Automation Jobs

17 October, 2020


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Scheduling Jobs in Linux

  • In any operating system, it is possible to create jobs that you want to reoccur. This process known as job scheduling is usually done based on user-defined jobs. As an administrator, however, you can define your own jobs and allow your users to create them as well. The importance of the job scheduling is that the critical tasks like taking backups, which the clients usually want to be taken in nights, can easily be performed without the intervention of the administrator by scheduling a cron job.
  • If the cron job is scheduled carefully that the backup will be taken at any given time of the client and there will be no need for the administrator to remain back at nights to take the backup. For Red Hat or any other Linux, this process is handled by the cron service or a daemon called cron, which can be used to schedule tasks (also called jobs) By default, Red Hat comes with a set of predefined jobs that occur on the system (hourly, daily, weekly, monthly, and with arbitrary periodicity)
  • There are two tools for scheduling jobs.

             1. at

              2. cron tab

At Jobs

 “at” is used to schedule the job for a particular time or interval, in other words, it is used only for one time or only for one interval.

Syn: at [options]

  • l           lists all jobs in the queue
  • d         Removes a job from the queue
  • f          Reads input from the file
  • m        Sends mail to the user when the job is complete.


1. $ at 9am At> date Ctrl+d (save & quit)

2. $at now +3 days At> /bin/echo “hello world” Ctrl+d (save & quit)

3. $ at 03222013 At> ls Ctrl +d (save & quit)

4. $at 1:30     3/22/2013 At> cp file1  file2 Ctrl+d (Save & quit)

5. $at –f filename  11pm At> /bin/echo “hello world” Ctrl+d (save & quit)

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View the currently queued jobs:

$ at  - l (or) $ atq

Delete the job from the queue:

$ at – d 1 (or) $ atrm 1

Verify that the job is truly gone:

$at q

To View the job details:

$ at  -c 2

Restricting a user from using at jobs:

The atd service uses two files to control access to the services

/etc/at.allow /etc/at.deny The /etc/at.allow file:

If it exists, only these users are allowed (at.deny is ignored).

If it doesn’t exist, all users except at deny are permitted.

The /etc/at.deny file:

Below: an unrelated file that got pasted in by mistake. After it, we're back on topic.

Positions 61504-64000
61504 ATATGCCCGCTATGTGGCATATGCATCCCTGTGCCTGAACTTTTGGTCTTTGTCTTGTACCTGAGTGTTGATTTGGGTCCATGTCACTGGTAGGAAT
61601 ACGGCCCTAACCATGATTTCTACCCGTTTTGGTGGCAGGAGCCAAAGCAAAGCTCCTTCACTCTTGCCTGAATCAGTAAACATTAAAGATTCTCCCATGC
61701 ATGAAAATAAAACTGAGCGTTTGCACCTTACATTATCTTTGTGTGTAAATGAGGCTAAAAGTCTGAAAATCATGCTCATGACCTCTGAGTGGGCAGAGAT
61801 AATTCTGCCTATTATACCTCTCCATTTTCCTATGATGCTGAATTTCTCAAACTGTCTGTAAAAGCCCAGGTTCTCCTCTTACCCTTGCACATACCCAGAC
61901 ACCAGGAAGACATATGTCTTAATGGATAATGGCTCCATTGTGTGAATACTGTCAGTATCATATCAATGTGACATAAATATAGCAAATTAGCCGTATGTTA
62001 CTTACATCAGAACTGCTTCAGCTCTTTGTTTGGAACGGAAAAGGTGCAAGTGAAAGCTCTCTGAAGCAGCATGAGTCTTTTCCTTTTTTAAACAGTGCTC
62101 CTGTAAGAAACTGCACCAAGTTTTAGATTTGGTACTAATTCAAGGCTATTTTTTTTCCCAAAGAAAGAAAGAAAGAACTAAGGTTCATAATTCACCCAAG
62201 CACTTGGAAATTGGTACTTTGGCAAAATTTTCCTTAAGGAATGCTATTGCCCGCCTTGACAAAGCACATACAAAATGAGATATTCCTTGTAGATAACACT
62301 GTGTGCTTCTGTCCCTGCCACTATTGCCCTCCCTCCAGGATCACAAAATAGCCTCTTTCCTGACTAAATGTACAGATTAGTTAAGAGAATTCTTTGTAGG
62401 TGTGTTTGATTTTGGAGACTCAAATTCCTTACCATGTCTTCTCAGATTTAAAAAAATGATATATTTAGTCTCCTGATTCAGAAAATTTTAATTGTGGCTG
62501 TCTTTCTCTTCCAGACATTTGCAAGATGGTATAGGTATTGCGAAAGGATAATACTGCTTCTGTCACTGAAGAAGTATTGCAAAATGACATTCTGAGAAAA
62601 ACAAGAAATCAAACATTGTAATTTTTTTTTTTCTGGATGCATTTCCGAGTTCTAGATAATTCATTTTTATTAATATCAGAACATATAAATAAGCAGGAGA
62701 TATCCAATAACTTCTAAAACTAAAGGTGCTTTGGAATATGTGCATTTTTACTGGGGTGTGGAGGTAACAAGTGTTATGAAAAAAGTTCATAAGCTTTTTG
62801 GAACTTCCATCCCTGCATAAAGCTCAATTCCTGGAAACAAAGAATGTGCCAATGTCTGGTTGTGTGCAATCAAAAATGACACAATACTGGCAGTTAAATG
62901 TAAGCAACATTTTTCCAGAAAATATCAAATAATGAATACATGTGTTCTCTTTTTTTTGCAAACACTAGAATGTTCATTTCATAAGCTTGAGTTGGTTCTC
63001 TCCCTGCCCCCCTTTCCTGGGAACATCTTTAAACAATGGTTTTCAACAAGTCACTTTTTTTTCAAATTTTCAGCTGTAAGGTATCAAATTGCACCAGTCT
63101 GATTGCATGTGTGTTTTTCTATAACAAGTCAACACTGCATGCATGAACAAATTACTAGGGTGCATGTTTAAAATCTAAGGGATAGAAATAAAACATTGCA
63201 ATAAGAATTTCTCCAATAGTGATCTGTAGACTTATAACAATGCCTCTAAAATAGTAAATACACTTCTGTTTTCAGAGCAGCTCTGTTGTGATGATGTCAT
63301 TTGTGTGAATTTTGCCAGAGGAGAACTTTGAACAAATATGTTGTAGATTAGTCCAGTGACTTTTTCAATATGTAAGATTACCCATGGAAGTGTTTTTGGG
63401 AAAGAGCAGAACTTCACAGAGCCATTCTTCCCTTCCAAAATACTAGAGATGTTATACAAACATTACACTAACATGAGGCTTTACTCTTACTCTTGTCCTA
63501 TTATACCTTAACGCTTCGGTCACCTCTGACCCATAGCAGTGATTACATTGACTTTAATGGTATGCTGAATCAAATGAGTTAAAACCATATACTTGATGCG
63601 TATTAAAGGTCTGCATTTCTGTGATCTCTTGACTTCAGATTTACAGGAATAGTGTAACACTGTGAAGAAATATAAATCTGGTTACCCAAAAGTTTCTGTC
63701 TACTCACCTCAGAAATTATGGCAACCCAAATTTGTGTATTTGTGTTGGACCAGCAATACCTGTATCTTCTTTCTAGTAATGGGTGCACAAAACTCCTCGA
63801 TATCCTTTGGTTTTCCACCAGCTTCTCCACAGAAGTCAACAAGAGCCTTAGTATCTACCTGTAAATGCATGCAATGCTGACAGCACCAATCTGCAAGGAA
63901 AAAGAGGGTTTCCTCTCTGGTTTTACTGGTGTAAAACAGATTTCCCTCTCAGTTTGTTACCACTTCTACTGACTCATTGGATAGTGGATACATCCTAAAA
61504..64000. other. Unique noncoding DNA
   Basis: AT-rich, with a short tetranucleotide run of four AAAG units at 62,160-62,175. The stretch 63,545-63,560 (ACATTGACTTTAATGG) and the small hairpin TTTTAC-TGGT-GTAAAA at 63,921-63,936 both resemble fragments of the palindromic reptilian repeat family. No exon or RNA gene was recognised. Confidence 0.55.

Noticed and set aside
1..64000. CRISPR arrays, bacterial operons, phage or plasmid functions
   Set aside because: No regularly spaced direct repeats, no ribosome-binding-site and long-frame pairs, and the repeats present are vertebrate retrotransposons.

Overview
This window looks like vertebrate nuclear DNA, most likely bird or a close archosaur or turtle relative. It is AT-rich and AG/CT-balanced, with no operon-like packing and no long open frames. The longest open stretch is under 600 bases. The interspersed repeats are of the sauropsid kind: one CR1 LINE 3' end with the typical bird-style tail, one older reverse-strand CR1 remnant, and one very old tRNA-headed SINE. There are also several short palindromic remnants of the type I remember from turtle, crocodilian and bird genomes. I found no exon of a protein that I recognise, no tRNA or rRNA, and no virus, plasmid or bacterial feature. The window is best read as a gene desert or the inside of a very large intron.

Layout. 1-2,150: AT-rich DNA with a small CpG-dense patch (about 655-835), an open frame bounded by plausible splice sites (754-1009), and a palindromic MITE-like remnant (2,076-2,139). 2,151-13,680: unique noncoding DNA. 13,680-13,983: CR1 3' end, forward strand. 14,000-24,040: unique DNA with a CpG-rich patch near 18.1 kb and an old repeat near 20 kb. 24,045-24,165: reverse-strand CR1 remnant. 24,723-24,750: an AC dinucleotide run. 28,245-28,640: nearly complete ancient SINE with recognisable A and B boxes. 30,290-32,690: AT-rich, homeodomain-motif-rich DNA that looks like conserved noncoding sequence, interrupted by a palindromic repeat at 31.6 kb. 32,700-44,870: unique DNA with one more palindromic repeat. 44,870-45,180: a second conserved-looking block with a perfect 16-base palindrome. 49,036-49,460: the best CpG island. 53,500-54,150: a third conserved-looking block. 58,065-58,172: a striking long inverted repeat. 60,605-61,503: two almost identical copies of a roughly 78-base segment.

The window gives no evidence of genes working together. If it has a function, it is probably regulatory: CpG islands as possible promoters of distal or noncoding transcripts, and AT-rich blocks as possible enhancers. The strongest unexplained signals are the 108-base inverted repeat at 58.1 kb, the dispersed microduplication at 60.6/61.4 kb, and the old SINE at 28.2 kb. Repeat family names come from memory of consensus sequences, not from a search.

If it exists and is empty, all users are allowed (red hat default)

For both files:

If neither file exists, root only.


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Cron jobs

The default setting for a red hat allows any user to create a cron job. As the root user, you also have the ability to edit and remove any cron job you want. Let’s jump into creating a cron job for the system. You can use the crontab command to create, edit, and delete jobs.

Syn: Crontab [-u use] [option]


  • e         Edits the users crontab
  • l          Lists the user’s crontab
  • d         Deletes the user’s crontab
  • i          Prompts before deleting the user’s crontab.   

Before you start using the crontab command, however, you should look over the format it uses so you understand how to create and edit cron jobs. Each user has her own crontab file in /var/spool/cron, based on the username of each user. Any “allow” actions taken by the cron service are logged to /var/log/cron.  

To view the /etc/crontab file t understand its syntax:

  Automation jobs  


# Crontab  –e

*/01    *          *          *          *          date

*/30    11        *          *          *          cp file1 file2

45        10,22   03        *          *          /bin/echo       “Hello world”

50        22        01,11   10        *          logname

59        23        31        12        *          /bin/echo       “Happy New Year” */01    *          *          *          0,6       /bin/echo       “Today is weekend” : wq !

To check assigned cronjobs:

# crontab –l

To check the cronjob service:

# service crond status

Restart the cron service:

#Service crond restart #Chkconfig crond on

To set up user 01’s crontab:

#corntab –u  user01  -e *     *     *     *     *   /tmp/sample_script :wq!

To remove a user’s crontab jobs:

#crontab  -U user01    -r

You can verify the log file:

# tail /var/log/cron * 

Note: What do you think happens if you set up cron jobs to run during the night (say, to run some reports) and you shut down the system right before you go home? Well, it runs out that there is another great feature of cron. The /etc/anacrontab file defines fobs that should be run every time the system is started. If your system is turned off during the time that a cron job should have run, when the system boots again, the cron service will call/etc/anacrontab to make sure that all missed cron jobs are run.

Let’s look at the /etc/anacrontab file:

# cat / etc/anacrontab

Control access to the cron service:

  • To start working with cron, first need to know at the two config files that control access to the cron service:
  • These two files are

/etc/cron.allow. /etc/cron.deny.

The /etc/cron.allow file:

If it exists, only these users are allowed (cron.deny is ignored)

If it doesn’t exist, all users except cron. Deny is permitted.

The /etccron.deny file:

If it exists and is empty, all users are allowed (red hat default)

For both files:

If neither file exists, root only.

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